A standard part of the safety talk in airplanes– make sure you put on your mask first!
Something to think about for a bit.
Pretty well exactly a year ago (seems like a lifetime ago), I wrote a blog post called “Embracing those twenty bonus years“. I’ve borrowed the same cartoon for this post because its message seems to say it all; at some point our bodies age. That’s just the way it is. Unless. Unless the scientists – true believers – who have recently published books about their research on aging really are onto something. They are convinced that aging is really a disease that can be treated, in other words that aging is curable! But, I have to ask myself, if a large proportion of the population is going to reach, say, 120 or how about 150, is this really what we want?
Welcome to the world of the biology of aging – biogerontology. I encourage you to read about their work in these entertaining reviews of their books, Andrew…
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So many great authors and books I just have to keep reading!
Thanks Jane for sharing Debra’s post.
Yesterday a fellow blogger introduced her readers to I Read Canadian Day. Thanks, Debra. I was a bit taken aback that I hadn’t heard of this special day before, but in looking it up I see that this is only the second year of its existence, so I forgive myself. I had also recently discovered, thanks to a come-on for a library donation from my alma mater, that Valentine’s Day is also Library Lovers Day. So many days, so many great ways to celebrate reading. So, as my act of kindness to my readers – since yesterday was also Random Acts of Kindness Day (although every day is a good day for a random act of kindness) – I’m going to remind everyone of the immense joy to be had from reading. And that you can read for free with your library card!
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Hopefully this can be the minimal standard worldwide. Thanks for sharing Barry.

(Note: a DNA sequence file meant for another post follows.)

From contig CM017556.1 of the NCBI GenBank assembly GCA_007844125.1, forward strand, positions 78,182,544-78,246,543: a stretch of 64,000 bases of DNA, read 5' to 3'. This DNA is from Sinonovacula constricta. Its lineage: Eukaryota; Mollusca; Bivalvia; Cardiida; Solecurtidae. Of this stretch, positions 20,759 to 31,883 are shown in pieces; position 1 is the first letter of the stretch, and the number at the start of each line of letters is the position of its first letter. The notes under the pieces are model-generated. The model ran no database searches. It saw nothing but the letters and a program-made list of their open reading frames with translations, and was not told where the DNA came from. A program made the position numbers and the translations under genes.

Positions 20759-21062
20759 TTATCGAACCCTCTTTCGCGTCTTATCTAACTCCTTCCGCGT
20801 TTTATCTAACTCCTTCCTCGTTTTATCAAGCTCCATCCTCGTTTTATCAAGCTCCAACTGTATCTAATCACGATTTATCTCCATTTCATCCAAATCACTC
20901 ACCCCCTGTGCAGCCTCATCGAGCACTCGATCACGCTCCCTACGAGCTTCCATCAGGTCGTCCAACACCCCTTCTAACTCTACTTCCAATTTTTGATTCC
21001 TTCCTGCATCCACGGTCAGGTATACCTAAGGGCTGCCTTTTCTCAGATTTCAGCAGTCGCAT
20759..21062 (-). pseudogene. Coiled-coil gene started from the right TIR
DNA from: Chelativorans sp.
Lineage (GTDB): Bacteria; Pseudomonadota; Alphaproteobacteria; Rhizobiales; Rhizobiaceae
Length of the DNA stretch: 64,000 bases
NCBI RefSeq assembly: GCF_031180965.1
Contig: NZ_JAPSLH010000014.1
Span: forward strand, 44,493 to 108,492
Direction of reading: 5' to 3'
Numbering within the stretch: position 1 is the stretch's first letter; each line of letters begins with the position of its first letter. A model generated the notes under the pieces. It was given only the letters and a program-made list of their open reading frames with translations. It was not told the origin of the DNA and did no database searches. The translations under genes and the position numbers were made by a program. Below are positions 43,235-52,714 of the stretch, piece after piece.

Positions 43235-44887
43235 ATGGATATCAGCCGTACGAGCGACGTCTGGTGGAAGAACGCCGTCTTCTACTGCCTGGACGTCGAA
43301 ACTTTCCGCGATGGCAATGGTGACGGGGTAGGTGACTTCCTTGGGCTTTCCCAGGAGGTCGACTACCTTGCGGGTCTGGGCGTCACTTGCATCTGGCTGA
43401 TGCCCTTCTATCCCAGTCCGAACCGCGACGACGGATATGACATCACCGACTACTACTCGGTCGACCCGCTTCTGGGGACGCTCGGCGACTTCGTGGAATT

“Nature is a “blind spot” in economics. We can no longer afford for it to be absent from accounting systems that dictate national finances, or ignored by economic decision makers.”
At last, economics appears to be catching up with the real world. The Dasgupta Review, commissioned by the UK Treasury, has stated what has for long been the bleeding obvious. Our economics is not serving us well by supporting destruction of our natural environment, our home.
“Truly sustainable economic growth and development means recognising that our long-term prosperity relies on rebalancing our demand of Nature’s goods and services with its capacity to supply them.”
I’ve lost count of the number of pressure groups that have made this point over the past decades, but here is hope that at least the UK government is starting to listen, and perhaps it may influence the forthcoming biodiversity summit.
Maybe the ice is…
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You have so much to do. So much going on. There are only so many rolls of toilet paper left at the store. Only so many jobs available. Only so many kids who get accepted to the Ivy League, only so many spots on the bestseller list. So you fight. You claw. You might even [...]
Some great maps here.
Let’s start this week’s Map Monday with a map that those of us who have shared our lives with cats will relate to.
When I went looking for dog maps, just to be an equal opportunity pet reporter, I was surprised by the findings shown on this map below. Given that our entire town seems to be out walking at least one if not two dogs most of the time, I would not have guessed that cats outnumber dogs in Canada. But, of course, cats stay home and do their own thing, so we don’t see them as often!